Put simply, this is the idea that as a society, we are kept in a state of arrested development by dominant forces in order to keep us more pliant. We are made passionate about the things that occupied us as children as a means of drawing our attentions away from the things we really should be invested in, inequality, corruption, economic injustice etc. It makes sense that when faced with the awfulness of the world, the harsh realities that surround us, our instinct is to seek comfort, and where else were the majority of us most comfortable than our youth? A time when we were shielded from painful truths by our recreational passions, the toys we played with, the games we played, the comics we read. There was probably more discussion on Twitter about the The Force Awakens and the Batman vs Superman trailers than there was about the Nepalese earthquake or the British general election.
Yes, it's wordy but really take that in. We are made passionate about the things that occupied us as children as a means of drawing our attentions away from the things we really should be invested in... That's a hard point to argue with.

Is the Internet creating a culture of meaningless passion? I don't think it's a black-and-white argument or should be boiled down to blanket statements about being Good or being Bad but I am intrigued by the idea that we keep ourselves in a perpetual state of childhood in order to avoid having to grow up. Thanks for the thoughts Mr. Pegg.

Jenna Bouma, slowerblack

I can't quite put a finger on what it is but the tattoo work of Jenna Bouma, aka slowerblack, is fascinating to me. The designs are simple and evoke a strange nostalgic feeling, to a time that I did not exist in. The work is also all "hand poked", meaning:
I don’t use a machine to tattoo, I do it by hand. No electricity, no power supply. Its similar to tebori and hand tapped tattoos. I hold my tool which has a needle on it, I use pressure and break the skin, the ink goes in, and then I repeat that thousands of times until you have a nice tattoo. ta da.
I don't think it's any one single aspect to it - the simplicity, the retro-ish style, the abundance of nudie lady depictions or badass snakes and knives. It really feels like what a tattoo should feel like. I've none myself but I can't stop looking.

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War Stories

Just by happenstance, I've encountered two pretty fascinating war stories courtesy of 99% Invisible.

The first, Show of Force, tells the story of World War II artists that were recruited specifically to build a "false army" that would trick the opposition into thinking more troops and weaponry were present than in reality. Inflatable tanks is not something you typically think of when pondering warfare.

The second, Razzle Dazzle, explores the alternate camouflage techniques used for warships - painting them with zebra-like patterns, opposing blocks of black and white or just sea-like discolorations. At the very least, it makes for some fascinating looking mockups.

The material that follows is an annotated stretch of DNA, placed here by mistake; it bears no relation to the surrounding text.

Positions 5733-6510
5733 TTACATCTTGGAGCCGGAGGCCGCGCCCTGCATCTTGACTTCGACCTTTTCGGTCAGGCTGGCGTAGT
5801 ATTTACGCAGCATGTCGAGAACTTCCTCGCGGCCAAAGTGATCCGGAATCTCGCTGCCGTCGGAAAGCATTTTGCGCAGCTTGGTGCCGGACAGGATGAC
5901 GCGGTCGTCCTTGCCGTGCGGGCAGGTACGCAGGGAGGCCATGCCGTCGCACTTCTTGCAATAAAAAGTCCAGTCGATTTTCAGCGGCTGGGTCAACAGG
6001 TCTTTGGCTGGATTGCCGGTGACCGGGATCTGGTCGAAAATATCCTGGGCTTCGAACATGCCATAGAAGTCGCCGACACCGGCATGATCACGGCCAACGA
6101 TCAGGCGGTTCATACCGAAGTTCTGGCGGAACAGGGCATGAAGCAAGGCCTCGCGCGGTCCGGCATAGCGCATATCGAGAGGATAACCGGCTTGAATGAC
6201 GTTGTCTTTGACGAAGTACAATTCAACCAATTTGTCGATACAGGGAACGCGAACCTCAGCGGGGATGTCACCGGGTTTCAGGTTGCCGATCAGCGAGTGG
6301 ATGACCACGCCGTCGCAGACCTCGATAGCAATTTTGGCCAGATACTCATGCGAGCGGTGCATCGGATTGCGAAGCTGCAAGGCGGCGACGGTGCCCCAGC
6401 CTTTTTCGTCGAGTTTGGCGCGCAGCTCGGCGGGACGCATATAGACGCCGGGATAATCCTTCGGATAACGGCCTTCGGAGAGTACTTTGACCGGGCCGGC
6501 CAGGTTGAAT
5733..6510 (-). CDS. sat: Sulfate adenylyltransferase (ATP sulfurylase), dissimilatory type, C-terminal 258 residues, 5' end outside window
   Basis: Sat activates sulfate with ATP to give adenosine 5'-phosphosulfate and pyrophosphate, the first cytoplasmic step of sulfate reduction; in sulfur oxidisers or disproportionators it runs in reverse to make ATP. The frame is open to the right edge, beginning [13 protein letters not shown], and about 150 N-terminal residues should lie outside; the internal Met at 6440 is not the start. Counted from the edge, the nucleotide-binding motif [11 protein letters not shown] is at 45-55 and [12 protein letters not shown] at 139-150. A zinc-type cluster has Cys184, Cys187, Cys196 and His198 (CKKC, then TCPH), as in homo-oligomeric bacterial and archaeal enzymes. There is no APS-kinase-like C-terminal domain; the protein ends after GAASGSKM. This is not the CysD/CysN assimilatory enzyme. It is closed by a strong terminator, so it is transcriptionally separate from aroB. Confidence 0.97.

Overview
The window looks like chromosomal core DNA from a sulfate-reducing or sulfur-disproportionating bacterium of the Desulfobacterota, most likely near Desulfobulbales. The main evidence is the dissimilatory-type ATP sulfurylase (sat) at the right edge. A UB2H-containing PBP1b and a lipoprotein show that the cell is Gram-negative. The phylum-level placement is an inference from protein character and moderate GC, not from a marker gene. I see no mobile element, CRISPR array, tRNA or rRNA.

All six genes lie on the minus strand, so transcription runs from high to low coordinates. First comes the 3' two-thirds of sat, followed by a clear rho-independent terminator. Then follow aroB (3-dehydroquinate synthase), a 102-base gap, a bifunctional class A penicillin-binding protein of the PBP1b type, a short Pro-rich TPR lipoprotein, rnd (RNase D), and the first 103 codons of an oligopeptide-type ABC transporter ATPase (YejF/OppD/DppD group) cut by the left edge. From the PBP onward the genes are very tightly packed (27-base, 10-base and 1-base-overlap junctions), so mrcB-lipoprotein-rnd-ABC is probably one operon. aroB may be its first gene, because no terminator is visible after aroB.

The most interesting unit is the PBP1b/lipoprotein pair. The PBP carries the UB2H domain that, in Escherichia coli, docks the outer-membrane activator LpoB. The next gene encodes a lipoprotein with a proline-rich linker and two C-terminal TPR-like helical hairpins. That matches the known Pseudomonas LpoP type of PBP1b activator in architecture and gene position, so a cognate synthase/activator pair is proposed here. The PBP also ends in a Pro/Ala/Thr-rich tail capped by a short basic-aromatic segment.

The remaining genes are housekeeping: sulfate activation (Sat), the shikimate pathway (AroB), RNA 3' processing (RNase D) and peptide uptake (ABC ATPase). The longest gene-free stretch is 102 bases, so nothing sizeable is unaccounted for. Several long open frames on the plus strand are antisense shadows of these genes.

I'd heard of both of these before but the podcast really dives in a bit deeper and reveals some more relevant history and personal backstories to them both. So, even if these are old news to you, might be worth a listen.

The Mind Of Marc Andreessen

Despite working at one, I'm still a bit mesmerized by the world of startups, VC investments and the whole culture that goes with it. It seems very insular but also seems to reach far and wide when something works well. A large part of this world is the Venture Capitalists themselves - not just the companies they run but the actual personas. One of the more compelling is Marc Andreesen, of Andreessen Horowitz. He helped build Netscape and his investment firm has their hands in the likes of Bitcoin, Soylent, Oculus and more.

Anyway, if you're in the startup world, you know this. If you're not, you should read this great New Yorker profile - Tomorrow's Advance Man - on him. He has money, yes, but he also has a feverish passion for technology that will move the world forward (from his perspective). His history growing up rurally causes him to say things like:
Screw the independent bookstores. There weren't any near where I grew up. There were only ones in college towns. The rest of us could go pound sand.
Whether you agree or not, that's the quote of a man that is laser focused on technology bringing people together and granting opportunity to those that may not have ever had it otherwise. Oh, and probably some healthy profits too.

via Adam

Time-lapse Mining From Internet Photos

This Siggraph 2015 project - Time-lapse Mining from Internet Photos - is a bit droll on the narration side but the results are undeniably fascinating. Take a large collection of images culled from the Internet, sort them by time and apply the secret sauce (code) to stabilize them all. There are other methods that achieve similar ends but there's an interesting amount of stabilization and consistency going on with this technique. Watch the sample video and thank Mr. Felton for the heads up.